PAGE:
SCOTTISH teens who want to go to university brush their teeth more, eat fewer crisps and have less sex.
A new study by St. Andrew’s University has revealed that teen pupils from poorer backgrounds who are encouraged to attend uni make healthier decisions.
Pupils who are made to think about their education in the long term eat more fruit and vegetables, exercise and brush their teeth more, and are more likely to shun tobacco, cannabis, sex, fighting, crisps and soft drinks.
The findings of the study – funded by NHS Scotland – were made after interviewing 1,834 S4 students from poorer backgrounds across 1,834 Scottish secondary schools.
It found that the students planning to go to university were twice as likely to eat fruit and vegetables daily when compared with their less aspirational peers.
They were also ten per cent more likely to get two hours of exercise a week, and eight per cent more likely to brush their teeth twice a day.
Meanwhile, on the scale of teenage vice, those with university plans were five per cent less likely to eat crisps daily and 19 per cent less likely to drink sugary drinks every day.
They were also half as likely to consume alcohol weekly, ten per cent less likely to have smoked and 16 percent less likely to have tried cannabis.
Meanwhile, 14 percent fewer have ever been in a fight, and 19 per cent fewer of the 15 year olds hoping to go on to uni had ever had sex.
The study concluded: “Anticipating university attendance may maintain long-term health by instilling optimism and a sense of control over one’s destiny.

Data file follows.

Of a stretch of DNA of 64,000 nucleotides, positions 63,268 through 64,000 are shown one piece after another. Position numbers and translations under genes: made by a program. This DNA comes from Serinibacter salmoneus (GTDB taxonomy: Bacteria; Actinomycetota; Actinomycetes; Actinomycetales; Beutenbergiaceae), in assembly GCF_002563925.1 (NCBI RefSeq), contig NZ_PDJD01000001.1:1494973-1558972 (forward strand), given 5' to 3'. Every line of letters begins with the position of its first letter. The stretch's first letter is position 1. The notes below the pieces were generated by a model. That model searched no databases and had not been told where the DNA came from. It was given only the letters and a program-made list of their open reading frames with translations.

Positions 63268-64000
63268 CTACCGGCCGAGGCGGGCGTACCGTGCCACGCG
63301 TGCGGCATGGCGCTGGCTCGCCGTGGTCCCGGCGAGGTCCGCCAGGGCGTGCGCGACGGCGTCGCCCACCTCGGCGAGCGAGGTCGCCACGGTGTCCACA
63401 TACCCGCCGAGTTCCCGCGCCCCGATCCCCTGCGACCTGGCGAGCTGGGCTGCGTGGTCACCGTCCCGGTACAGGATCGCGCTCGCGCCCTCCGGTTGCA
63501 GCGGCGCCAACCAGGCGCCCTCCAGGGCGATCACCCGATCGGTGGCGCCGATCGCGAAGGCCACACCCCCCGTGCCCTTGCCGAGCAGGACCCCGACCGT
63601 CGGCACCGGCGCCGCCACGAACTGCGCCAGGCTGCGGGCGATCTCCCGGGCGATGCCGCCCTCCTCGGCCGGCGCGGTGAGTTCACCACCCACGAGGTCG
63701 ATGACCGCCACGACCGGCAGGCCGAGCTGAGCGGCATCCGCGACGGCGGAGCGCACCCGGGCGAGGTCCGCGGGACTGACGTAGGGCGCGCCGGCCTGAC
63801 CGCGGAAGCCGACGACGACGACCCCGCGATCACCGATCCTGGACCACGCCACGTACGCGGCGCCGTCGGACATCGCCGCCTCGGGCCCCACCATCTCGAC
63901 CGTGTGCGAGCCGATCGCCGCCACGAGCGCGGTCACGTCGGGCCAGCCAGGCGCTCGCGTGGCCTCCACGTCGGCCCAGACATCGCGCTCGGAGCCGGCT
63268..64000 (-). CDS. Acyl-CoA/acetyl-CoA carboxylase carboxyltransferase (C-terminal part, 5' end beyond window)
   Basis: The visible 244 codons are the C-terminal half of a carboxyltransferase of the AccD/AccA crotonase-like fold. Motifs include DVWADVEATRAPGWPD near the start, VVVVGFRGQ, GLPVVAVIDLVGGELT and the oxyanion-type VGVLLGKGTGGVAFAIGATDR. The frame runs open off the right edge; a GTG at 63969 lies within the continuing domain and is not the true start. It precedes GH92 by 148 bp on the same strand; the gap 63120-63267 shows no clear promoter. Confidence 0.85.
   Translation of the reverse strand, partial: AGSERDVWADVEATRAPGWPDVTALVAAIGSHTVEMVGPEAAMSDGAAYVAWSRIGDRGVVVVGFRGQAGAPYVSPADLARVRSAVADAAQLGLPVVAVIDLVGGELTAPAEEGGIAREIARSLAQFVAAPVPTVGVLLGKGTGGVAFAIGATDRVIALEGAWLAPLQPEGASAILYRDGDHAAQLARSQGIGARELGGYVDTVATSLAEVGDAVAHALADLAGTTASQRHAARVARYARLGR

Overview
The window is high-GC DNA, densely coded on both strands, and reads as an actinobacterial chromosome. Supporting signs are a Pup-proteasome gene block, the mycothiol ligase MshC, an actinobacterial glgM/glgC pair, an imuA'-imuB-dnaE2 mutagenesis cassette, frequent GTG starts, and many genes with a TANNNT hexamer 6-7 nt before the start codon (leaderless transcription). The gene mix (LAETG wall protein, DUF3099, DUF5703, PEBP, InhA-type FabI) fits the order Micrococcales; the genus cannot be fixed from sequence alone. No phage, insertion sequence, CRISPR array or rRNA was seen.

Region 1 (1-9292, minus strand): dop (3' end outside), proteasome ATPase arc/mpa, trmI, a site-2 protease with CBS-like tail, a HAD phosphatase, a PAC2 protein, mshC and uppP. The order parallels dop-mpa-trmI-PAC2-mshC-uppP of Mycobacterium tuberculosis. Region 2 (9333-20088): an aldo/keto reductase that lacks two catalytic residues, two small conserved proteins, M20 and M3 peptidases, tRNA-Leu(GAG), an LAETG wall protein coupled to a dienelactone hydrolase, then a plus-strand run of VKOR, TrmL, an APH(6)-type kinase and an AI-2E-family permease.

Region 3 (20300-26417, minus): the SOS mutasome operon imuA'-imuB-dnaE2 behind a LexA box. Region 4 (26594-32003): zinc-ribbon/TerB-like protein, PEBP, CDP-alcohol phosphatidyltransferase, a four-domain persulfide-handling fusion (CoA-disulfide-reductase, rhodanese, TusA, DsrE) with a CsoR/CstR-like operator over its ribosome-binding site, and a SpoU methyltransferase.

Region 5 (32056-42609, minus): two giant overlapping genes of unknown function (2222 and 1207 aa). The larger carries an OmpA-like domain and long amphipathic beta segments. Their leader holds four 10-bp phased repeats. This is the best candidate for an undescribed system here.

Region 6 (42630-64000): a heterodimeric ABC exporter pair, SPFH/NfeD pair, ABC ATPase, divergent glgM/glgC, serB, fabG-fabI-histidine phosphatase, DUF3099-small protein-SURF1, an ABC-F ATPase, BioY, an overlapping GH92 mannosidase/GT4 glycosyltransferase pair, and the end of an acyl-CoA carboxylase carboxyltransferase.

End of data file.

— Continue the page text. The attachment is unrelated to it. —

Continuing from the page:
It adds that “encouraging adolescents to consider an academic future may achieve public health benefits, despite social factors that might otherwise precipitate poor health.”
Lead Researcher Ross Whitehead said that the study confirms that scare tactics and one-off lessons on the vices of teenage years are less effective than raising pupils’ long term ambitions.
He said: “I’m fairly frustrated at the current intervention approaches – there’s often one intervention for each individual behaviour, which is not particularly cost-effective.
“I think adults and adolescents alike are kind of habituated to those messages.
“Instead of focusing on individual health behaviours, it makes sense to take a step back and focus on [longer-term] life outcomes first.
“Even if you current situation isn’t perhaps the rosiest, if you have this long-term plan, something to work towards, it’s going to benefit you in a wide range of ways in terms of your health behaviour.”
The research findings have been embraced by Elaine Wyllie – a retired Stirling headteacher who now campaigns for children’s health.
Speaking about the results of the research, she said: “You can kind of feel that would be right – there’s hope there, there’s aspiration, there’s expectation, there’s a sense of purpose, there’s postponement of gratification.
“It makes complete sense. When children have chaos and hopelessness, it’s so hard for them.
“What we need to do is give them that sense of purpose. Believing in every child, that they all matter and can achieve, that’s a very powerful message.”